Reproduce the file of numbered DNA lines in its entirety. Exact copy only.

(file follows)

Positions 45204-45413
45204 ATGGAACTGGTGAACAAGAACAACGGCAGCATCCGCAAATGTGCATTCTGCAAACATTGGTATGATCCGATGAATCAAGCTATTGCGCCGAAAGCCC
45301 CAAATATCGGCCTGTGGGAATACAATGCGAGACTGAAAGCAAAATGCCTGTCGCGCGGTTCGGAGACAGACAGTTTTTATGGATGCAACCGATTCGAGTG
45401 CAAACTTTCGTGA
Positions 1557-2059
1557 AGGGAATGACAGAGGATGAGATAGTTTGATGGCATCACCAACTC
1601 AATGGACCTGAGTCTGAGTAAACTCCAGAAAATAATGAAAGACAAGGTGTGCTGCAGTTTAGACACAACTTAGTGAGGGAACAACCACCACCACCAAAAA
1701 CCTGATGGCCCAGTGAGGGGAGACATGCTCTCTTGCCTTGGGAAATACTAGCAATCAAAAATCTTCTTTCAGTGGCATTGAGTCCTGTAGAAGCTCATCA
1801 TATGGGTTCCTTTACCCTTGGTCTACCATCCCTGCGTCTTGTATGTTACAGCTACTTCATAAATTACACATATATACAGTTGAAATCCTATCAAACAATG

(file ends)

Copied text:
Positions 45204-45413
45204 ATGGAACTGGTGAACAAGAACAACGGCAGCATCCGCAAATGTGCATTCTGCAAACATTGGTATGATCCGATGAATCAAGCTATTGCGCCGAAAGCCC
45301 CAAATATCGGCCTGTGGGAATACAATGCGAGACTGAAAGCAAAATGCCTGTCGCGCGGTTCGGAGACAGACAGTTTTTATGGATGCAACCGATTCGAGTG
45401 CAAACTTTCGTGA
Positions 1557-2059
1557 AGGGAATGACAGAGGATGAGATAGTTTGATGGCATCACCAACTC
1601 AATGGACCTGAGTCTGAGTAAACTCCAGAAAATAATGAAAGACAAGGTGTGCTGCAGTTTAGACACAACTTAGTGAGGGAACAACCACCACCACCAAAAA
1701 CCTGATGGCCCAGTGAGGGGAGACATGCTCTCTTGCCTTGGGAAATACTAGCAATCAAAAATCTTCTTTCAGTGGCATTGAGTCCTGTAGAAGCTCATCA
1801 TATGGGTTCCTTTACCCTTGGTCTACCATCCCTGCGTCTTGTATGTTACAGCTACTTCATAAATTACACATATATACAGTTGAAATCCTATCAAACAATG